According to the Wall Street Journal, Japan’s SoftBank, the world’s largest tech investor, has already invested $ 20 billion in global car-service companies, including Uber, a car-service giant. Now, however, these companies are competing with each other at least for part of their SoftBank investments.
In Japan, Uber is poised to compete with China’s dribbling trips, which are planning to enter the Japanese market after acquiring about $ 10 billion in Softbank investments. In India, Uber is facing competition from Ola, a taxi service owned by ANI Technologies, a local company that owns about 30% of Ola’s shares and board seats. This year, Softbank acquired Uber 15% of the shares for 7.7 billion U.S. dollars.
Uber and Ola also have fierce competition in Australia, and Ola began operating there in February this year. In South East Asia, Uber lags behind Singapore-based Grab, which received a $ 750 million investment from SoftBank in 2016, with its president from SoftBank.
Dara Khosrowshahi, Uber’s chief executive, said in a February visit to Tokyo: “If you plan to do business with Softbank, you have to get accustomed to their habit of doing business in competition.” Softbank’s Goals It is the start-up company it invests in helping each other, which is what Coslosagh calls the “Softbank family.”
According to people familiar with the thinking of SoftBank founder Masayoshi Son, the idea behind this idea is that these companies can work together in research and development and seek joint ventures in a global shift to driverless cars.
At a recent press conference, Son Masayi said: “If Uber, Dribble, or Grab’s management would talk to each other and reach an agreement that would raise shareholder value, we will look at that.” But we will not force They do anything. ”
Venture capitalists say they typically stay cautious and do not invest in rival companies because doing so can lead to concerns of distrust or conflict of interest. In addition, the conventional wisdom is that it does not make much sense to fund a company that may cannibalize this revenue.
Vinnie Lauria, founder of Golden Gate Ventures, a venture capital firm in Singapore, said Softbank is breaking some of these rules in part because it owes so much money that it looks more like “a company looking to consolidate its markets Private Equity Acquisition Company. ”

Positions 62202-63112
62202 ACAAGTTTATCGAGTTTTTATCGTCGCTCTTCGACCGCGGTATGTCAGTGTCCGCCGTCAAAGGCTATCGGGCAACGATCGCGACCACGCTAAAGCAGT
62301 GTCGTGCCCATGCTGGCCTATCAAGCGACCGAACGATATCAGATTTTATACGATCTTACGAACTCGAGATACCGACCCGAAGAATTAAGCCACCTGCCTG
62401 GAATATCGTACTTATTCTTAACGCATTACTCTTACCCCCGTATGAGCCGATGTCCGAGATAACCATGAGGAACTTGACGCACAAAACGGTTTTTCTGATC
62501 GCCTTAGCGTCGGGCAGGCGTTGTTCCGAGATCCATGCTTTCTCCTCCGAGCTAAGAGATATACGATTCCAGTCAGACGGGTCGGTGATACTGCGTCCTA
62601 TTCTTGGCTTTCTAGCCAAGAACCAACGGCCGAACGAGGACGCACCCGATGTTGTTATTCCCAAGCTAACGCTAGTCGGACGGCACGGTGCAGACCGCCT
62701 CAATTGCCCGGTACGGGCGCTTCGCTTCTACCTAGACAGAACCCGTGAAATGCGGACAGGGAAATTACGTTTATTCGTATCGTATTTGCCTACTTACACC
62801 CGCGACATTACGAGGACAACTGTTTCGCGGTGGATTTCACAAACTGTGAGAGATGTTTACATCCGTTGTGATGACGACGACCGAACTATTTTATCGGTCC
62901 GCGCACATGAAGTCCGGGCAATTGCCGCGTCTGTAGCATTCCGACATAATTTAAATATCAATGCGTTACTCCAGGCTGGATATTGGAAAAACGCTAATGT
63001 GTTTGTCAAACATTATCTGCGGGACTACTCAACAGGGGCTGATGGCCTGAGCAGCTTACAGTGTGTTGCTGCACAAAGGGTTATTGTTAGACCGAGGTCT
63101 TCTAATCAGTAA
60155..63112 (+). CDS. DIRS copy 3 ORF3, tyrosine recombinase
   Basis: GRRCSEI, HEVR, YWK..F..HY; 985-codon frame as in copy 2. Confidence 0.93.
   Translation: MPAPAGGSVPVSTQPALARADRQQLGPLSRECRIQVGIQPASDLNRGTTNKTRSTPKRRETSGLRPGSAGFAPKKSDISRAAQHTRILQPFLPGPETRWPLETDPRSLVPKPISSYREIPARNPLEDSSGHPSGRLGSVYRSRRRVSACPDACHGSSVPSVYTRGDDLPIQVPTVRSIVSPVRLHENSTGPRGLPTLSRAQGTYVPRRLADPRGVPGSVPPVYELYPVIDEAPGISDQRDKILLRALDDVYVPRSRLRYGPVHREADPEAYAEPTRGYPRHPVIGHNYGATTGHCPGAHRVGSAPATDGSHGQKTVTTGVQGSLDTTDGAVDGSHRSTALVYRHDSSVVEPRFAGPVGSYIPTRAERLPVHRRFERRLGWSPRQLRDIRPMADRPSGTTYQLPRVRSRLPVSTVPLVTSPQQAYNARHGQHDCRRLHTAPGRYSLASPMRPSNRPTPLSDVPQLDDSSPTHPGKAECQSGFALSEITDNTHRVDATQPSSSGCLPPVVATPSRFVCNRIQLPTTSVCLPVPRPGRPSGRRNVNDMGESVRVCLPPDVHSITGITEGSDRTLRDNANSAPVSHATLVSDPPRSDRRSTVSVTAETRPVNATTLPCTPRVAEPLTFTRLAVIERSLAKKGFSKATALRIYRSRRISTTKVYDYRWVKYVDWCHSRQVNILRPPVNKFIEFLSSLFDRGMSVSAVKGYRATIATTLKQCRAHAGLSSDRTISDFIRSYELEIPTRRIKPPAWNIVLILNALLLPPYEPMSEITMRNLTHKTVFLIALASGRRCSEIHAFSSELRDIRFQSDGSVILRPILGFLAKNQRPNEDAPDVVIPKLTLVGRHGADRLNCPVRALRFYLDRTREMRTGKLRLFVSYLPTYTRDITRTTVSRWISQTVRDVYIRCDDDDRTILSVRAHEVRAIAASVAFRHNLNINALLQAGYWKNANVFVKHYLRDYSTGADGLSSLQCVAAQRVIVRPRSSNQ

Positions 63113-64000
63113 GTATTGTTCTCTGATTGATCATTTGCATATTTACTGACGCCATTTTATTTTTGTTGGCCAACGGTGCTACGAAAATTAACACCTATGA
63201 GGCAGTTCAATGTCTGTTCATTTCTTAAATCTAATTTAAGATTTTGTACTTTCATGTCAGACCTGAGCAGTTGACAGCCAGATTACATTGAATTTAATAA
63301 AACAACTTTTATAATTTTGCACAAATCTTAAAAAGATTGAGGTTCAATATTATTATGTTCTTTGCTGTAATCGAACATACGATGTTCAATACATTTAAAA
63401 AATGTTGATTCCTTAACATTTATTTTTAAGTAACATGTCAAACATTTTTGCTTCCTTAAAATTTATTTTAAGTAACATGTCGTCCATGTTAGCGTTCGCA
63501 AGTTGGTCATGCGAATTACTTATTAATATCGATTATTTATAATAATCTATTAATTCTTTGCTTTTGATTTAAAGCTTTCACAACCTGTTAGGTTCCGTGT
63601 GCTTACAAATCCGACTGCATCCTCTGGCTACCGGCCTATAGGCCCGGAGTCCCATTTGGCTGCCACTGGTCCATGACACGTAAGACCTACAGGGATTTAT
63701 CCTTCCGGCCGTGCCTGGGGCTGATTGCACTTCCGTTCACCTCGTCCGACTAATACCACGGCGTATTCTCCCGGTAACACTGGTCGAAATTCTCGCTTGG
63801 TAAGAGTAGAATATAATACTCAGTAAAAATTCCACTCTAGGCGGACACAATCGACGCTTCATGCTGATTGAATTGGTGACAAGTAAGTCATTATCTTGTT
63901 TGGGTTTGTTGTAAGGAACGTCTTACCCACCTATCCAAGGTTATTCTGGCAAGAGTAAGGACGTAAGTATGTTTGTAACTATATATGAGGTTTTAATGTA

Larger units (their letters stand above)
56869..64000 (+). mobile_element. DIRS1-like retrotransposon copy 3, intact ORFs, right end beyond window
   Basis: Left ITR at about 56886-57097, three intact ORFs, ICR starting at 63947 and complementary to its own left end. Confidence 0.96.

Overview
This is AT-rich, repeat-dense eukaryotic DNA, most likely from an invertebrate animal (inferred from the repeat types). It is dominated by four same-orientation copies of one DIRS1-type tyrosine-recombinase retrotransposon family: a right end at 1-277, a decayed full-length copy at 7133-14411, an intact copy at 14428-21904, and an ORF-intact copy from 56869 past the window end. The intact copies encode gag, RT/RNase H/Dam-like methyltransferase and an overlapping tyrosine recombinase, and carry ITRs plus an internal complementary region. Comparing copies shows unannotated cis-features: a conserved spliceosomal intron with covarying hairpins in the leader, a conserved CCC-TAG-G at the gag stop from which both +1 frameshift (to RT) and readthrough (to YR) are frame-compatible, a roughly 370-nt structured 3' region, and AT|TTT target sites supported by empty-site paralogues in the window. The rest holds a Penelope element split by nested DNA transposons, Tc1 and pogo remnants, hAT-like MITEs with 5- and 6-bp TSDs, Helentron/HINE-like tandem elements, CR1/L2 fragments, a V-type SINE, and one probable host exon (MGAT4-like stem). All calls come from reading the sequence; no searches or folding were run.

Founded by Son Zhengyi in 1981, Softbank, which was originally a software distributor, has now invested in more than 1,300 companies. The company’s best-known investment, which invested $ 20 million in 2000 to support Alibaba Group, has become about $ 140 billion.
As Softbank acquired a large number of shares of US wireless operator Sprint and the British chip design company ARM Holdings, Sun turned to external investors last year to launch the $ 92 billion Vision Fund, the world’s largest technology fund. This well-funded fund gives SoftBank more flexibility to make long-term global investments in sectors such as on-demand transportation. Softbank executives said they are willing to tolerate temporary infighting between invested taxi service companies and are prepared to wait 10 years or more for high returns.
Softbank executives also said that eventually only one car service company will dominate each region. Given the size of each market, these companies may find it unnecessary to expand further. In the meantime, executives say they will not mind more cooperation.
However, Softbank has a strategic impact on the companies it invests in, after all, having only a minority stake and controlling one or two seats on the board of directors. But for Uber, Drip and other start-ups, Softbank’s additional investment means they will have more “firepower” to keep fighting as they seek global growth.
While interviewed by reporters in New Delhi recently, Coslosassi said: “Although Softbank may have its own opinions, their opinions are not the only opinions.” He declined to comment on whether Softbank is pushing Uber to merge with its competitors.
In Japan, due to its strict local regulations, it is one of the few major markets that have not been hit by the wave of global car sales, and the family relationships that Softbank desperately wants begin to burst. A similar strategy is being adopted by Softbank-backed Drips and Uber to capture the Japanese market, which sets the stage for competition.
Uber currently uses Uber Eats and black taxi deployment services in Japan. In February of this year, Drip Drop said it will form a joint venture with Softbank to enter the market and launch an application to connect passengers to licensed cabs rather than to regular cars. This move addresses the concerns of Japanese regulators over the gray market.
In the meantime, Coslosasi said Uber will look for better opportunities in Japan’s $ 16 billion taxi industry. In a February event in Tokyo, he said: “Obviously, we need a different way of doing business, that is, working with the taxi industry.”
Informed sources said that in India, Ola worried that Softbank may push its business operations and Uber merger, rather than remain independent. Ola was founded in 2011, which is Uber into India two years ago. Last year, SoftBank was involved in a $ 1.1 billion Ola-led financing by China Tencent.
Meanwhile, Uber is competing with Grab, another rival backed by Softbank, for dominance in Southeast Asia. Last year, Grab received a $ 2.5 billion investment from Softbank and Pittsburgh. Founded in 2012, the company operates in 178 cities in Southeast Asia. Uber arrived in the area in 2013 and operates in more than 60 cities.
Olaf Sakkers, a partner at Maniv Mobility, an Israeli venture capital fund that specializes in autonomous driving, said: “The competition is hard to control, and funding both parties to a price war will be very expensive “